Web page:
The Ontario Securities Commission has ordered Caldwell Investment Management Ltd. to pay $1.8-million for breaking its obligation to clients over a four-year period, in the regulator’s first decision on a concept known as best execution.
Caldwell Investment overcharged mutual fund clients by directing trades to its wholly owned dealer, Caldwell Securities Ltd., instead of rival firms offering better prices on commissions, the OSC said.
“Over an almost four-year period, [Caldwell Investment] failed in its obligation to provide best execution of equity and bond trades for its clients which resulted in overpayments by its clients,” the watchdog’s decision read. Funnelling trades through its own dealer at a greater expense to clients represented “a clear conflict of interest,” it added.
The mutual fund company will also pay $250,000 to cover investigation costs, but won’t face a suspension of its registration, the OSC – which is responsible for regulating Ontario’s capital markets – said in approving a settlement with Caldwell Investment on Friday.
The concept of best execution requires investment dealers to find the best trade option reasonably available on behalf of clients. The principle is designed to protect investors and foster confidence in Ontario’s capital markets, OSC vice-chair Tim Moseley said at Friday’s hearing.
Caldwell Investment ran nine mutual funds and managed assets ranging from $320-million to $495-million between Jan. 1, 2013, and Nov. 15, 2016, the period in which the OSC found the infractions occurred.
As an example of problematic dealings, the OSC said two-thirds of Caldwell’s balanced-fund equity trades were made through unaffiliated dealers at an average commission rate of 5 cents a share. The remaining third, however, were executed through Caldwell Securities, at an average commission rate of 16 cents a share.
The OSC also found instances where the same security was traded at Caldwell Securities with commission rates between four and 13 times higher than what was available at unaffiliated dealers.
Caldwell Investment and Caldwell Securities are closely intertwined, the OSC noted. They share both employees and an office.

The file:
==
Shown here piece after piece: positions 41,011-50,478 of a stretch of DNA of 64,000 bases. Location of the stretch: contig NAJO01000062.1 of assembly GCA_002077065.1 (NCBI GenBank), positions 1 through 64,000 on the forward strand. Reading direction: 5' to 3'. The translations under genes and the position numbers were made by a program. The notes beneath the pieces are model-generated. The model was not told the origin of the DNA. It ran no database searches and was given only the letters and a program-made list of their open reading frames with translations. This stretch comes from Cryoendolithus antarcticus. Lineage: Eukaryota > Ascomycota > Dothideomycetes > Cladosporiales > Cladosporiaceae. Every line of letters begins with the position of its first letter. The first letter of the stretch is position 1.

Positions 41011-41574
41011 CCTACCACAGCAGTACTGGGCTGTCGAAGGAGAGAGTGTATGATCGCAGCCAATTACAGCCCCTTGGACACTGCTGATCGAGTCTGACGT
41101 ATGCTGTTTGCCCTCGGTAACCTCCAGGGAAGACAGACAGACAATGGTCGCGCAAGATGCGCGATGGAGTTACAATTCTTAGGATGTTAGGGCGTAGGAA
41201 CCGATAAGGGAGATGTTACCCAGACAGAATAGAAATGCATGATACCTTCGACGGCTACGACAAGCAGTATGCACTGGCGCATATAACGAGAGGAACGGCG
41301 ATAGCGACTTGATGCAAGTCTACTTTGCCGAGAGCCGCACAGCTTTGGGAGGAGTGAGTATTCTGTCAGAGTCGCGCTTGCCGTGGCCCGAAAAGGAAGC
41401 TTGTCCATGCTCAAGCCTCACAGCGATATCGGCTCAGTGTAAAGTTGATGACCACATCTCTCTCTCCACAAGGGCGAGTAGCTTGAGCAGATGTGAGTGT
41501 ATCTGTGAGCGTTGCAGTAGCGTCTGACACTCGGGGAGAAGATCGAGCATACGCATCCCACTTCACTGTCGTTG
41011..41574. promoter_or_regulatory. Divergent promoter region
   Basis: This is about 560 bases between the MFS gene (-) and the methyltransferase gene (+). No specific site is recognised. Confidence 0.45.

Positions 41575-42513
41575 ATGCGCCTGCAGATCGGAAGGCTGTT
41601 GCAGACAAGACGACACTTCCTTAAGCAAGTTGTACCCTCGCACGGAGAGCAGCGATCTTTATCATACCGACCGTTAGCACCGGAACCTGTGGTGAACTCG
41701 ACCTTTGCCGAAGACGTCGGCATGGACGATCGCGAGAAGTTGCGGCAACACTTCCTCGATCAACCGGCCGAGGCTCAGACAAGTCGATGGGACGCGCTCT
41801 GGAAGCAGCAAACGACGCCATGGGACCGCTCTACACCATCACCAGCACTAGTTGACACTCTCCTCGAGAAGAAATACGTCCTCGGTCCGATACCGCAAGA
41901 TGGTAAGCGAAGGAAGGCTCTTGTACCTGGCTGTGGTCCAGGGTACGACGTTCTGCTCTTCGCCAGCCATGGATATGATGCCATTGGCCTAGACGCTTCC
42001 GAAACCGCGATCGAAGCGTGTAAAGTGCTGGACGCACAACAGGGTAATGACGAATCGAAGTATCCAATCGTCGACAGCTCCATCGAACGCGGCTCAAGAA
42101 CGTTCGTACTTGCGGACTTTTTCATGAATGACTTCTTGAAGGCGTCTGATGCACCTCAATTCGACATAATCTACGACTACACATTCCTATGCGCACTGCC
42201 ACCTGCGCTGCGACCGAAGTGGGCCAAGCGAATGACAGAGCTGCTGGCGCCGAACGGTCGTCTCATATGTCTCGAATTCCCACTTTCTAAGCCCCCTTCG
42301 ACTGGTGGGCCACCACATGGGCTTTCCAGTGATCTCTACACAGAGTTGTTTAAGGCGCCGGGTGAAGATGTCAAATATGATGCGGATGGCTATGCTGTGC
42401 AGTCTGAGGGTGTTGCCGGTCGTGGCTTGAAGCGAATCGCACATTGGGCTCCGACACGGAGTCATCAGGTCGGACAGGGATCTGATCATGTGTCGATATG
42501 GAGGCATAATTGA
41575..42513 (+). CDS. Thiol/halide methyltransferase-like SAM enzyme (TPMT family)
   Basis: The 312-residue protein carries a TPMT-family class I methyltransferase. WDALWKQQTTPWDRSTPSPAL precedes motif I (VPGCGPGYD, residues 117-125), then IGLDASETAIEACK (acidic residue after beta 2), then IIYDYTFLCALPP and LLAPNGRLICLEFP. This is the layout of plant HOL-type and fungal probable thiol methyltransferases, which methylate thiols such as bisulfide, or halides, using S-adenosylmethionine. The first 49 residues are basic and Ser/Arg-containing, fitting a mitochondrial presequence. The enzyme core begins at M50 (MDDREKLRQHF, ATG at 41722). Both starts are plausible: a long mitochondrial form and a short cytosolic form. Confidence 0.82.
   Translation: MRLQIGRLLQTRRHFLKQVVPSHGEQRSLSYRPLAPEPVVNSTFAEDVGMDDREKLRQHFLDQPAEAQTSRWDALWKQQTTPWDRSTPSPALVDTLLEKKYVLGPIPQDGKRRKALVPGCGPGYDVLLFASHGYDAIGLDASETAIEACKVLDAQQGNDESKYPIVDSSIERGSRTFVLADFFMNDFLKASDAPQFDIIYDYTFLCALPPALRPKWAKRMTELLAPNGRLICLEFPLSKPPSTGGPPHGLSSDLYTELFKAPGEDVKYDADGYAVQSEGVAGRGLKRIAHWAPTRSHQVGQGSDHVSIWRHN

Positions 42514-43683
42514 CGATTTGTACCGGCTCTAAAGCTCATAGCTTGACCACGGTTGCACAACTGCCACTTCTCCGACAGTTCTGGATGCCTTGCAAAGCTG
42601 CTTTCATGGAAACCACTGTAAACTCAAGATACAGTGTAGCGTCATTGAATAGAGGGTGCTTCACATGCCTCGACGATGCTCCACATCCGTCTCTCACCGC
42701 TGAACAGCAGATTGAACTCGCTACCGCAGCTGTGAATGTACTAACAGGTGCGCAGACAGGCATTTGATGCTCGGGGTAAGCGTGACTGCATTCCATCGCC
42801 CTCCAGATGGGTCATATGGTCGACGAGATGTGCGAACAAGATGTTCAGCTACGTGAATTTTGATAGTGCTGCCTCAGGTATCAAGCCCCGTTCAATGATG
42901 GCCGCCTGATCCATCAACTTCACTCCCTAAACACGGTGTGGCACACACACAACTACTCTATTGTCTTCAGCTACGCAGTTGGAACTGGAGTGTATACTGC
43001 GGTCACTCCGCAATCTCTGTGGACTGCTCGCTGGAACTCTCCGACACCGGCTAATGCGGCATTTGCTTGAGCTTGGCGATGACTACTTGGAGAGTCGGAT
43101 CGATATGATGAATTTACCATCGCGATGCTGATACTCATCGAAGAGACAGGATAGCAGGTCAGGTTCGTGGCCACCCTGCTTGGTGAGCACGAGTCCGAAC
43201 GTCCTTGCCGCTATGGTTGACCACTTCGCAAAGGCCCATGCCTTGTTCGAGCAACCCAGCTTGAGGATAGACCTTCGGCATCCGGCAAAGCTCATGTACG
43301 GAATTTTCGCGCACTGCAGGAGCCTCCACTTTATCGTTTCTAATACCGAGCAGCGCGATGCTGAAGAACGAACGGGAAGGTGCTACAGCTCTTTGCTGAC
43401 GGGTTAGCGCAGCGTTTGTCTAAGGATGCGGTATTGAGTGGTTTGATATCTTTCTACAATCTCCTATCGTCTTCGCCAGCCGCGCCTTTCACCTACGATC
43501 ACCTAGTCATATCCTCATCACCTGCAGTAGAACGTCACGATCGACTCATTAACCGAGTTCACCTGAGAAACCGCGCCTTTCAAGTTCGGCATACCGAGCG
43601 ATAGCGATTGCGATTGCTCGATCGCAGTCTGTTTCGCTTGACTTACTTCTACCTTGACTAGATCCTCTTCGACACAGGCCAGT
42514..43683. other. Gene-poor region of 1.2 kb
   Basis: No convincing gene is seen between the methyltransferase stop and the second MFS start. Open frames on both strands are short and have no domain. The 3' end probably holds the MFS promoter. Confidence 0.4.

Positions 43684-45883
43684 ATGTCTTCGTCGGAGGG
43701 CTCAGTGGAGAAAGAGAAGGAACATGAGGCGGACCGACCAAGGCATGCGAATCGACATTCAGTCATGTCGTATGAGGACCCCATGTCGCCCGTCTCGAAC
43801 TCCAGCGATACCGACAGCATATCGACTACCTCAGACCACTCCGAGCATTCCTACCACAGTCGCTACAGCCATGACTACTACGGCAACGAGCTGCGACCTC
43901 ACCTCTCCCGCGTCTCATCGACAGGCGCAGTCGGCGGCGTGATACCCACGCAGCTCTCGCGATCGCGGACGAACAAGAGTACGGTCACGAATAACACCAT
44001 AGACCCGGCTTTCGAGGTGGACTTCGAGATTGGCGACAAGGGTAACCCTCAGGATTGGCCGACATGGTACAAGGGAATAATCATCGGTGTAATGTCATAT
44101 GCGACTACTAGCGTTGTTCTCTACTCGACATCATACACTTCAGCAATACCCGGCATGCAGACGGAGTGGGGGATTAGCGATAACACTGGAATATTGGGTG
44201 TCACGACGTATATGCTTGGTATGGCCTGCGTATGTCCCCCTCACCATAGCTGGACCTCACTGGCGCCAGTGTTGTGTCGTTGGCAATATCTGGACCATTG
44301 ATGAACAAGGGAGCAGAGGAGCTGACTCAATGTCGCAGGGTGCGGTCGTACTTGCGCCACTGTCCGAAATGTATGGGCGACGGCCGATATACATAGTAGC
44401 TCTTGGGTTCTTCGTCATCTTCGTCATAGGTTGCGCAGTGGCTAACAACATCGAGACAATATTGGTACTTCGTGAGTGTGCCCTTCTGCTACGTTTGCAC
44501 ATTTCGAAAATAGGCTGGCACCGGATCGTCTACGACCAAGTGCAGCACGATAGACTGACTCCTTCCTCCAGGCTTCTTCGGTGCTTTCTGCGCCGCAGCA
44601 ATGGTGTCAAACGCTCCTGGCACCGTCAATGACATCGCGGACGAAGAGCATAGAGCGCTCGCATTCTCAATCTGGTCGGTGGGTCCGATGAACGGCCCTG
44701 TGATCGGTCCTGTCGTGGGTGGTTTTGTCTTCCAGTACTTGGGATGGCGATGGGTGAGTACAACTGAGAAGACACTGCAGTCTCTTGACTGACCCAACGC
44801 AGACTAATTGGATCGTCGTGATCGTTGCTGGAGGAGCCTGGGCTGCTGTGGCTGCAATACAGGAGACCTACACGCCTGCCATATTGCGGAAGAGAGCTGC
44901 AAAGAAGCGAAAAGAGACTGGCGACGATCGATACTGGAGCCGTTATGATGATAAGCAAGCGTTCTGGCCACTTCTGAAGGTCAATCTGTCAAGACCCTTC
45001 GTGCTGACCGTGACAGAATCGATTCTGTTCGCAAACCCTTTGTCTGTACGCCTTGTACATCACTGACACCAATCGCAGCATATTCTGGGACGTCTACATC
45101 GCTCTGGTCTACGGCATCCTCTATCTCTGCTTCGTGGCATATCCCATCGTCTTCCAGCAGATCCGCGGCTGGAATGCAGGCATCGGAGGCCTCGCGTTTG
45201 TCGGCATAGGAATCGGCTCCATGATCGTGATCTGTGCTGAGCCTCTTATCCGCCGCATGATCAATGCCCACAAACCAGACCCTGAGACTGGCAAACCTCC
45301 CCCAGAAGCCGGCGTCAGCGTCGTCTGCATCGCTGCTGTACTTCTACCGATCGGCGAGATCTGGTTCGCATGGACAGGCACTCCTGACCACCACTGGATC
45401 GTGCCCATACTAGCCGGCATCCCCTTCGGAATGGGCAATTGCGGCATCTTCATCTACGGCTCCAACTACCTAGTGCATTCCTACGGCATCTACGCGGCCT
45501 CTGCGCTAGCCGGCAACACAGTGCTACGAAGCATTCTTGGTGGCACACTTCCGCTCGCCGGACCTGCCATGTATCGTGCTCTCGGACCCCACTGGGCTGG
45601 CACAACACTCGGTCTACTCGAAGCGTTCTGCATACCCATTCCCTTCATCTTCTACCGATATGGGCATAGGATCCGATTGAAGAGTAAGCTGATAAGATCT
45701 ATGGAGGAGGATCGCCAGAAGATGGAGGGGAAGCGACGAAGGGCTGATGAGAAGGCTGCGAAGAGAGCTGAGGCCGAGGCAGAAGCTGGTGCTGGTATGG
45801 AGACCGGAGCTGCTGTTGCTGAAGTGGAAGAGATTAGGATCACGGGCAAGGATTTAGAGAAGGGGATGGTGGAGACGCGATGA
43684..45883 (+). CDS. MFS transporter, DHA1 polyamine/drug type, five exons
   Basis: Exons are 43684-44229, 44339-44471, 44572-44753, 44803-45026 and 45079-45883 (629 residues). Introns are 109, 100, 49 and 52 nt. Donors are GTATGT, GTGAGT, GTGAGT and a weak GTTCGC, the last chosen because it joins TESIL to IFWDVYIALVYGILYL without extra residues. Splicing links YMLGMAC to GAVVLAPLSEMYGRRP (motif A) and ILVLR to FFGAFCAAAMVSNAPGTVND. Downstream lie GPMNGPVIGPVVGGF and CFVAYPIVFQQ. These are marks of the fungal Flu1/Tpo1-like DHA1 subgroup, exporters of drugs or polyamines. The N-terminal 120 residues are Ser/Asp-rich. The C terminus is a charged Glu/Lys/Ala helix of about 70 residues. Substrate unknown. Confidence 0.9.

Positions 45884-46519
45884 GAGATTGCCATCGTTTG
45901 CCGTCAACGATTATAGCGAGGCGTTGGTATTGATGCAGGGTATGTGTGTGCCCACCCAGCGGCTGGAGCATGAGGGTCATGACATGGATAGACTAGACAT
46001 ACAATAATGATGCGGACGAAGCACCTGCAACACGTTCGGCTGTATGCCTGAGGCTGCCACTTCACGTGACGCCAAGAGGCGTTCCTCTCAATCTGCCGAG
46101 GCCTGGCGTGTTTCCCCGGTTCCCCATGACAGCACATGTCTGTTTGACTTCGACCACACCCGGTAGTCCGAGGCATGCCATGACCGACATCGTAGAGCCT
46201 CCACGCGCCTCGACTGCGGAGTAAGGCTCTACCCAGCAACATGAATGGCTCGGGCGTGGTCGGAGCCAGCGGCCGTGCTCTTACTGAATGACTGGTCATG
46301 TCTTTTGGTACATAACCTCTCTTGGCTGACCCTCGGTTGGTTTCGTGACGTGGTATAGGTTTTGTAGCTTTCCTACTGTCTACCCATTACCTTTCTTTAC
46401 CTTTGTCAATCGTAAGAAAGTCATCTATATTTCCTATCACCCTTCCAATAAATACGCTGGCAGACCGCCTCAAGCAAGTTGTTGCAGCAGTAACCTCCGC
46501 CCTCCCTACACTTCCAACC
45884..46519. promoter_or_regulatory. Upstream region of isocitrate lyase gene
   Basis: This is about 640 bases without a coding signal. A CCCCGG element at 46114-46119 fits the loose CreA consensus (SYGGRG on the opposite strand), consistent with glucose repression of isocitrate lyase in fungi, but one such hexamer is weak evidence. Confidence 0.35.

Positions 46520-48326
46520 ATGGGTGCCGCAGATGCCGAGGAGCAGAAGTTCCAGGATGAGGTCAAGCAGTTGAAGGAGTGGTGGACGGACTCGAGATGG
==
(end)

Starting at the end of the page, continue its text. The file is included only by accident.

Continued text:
By choosing Caldwell Securities for the majority of its trades across all funds, Caldwell Investment conferred a benefit on its sister company in the form of commissions paid by investing clients on equity trades and spreads on bond trades.
Caldwell Investment lawyers argued that the company carried a genuine belief that using Caldwell Securities added significant value for its clients.
“Our portfolio managers had direct access to the Caldwell Securities trading desks. Such that they could have orders managed to a much greater degree," Brendan Caldwell, CEO of Caldwell Investments, said in an interview following the hearing.
Separately managed accounts also had a designated investment adviser who would meet with clients all around the province, which was rolled into Caldwell Securities’ cost, he added.
Both Caldwell Investments and Caldwell Securities are privately held Toronto-based firms controlled by the Caldwell family. Thomas Caldwell, Brendan’s father and company founder, was inducted into the Investment Industry Association of Canada’s Investment Industry Hall of Fame in 2014.
The OSC found Caldwell Investments also failed to have adequate policies and procedures in place to ensure it sought best execution for clients. In addition, the company also failed to provide accurate and sufficient information to an independent review committee.
“It’s a serious breach of the trust that was placed in [Caldwell Investments], and a serious violation of securities law,” Mr. Moseley said.
But he also noted that Caldwell Investments hired a consultant in mid-2016 to re-vamp the company’s policies, and said it has co-operated throughout the investigation.
“We’ve changed our business considerably as a result,” Mr. Caldwell said.
This was the first best-execution proceeding brought before the OSC. The agency’s lawyers noted that fines can often be lower for first-of-a-kind cases. Caldwell Investments has already paid half the penalty and has nine months to pay the remaining half.
“Participation in capital markets is a privilege, not a right,” Mr. Moseley said at the end of Friday’s hearing.
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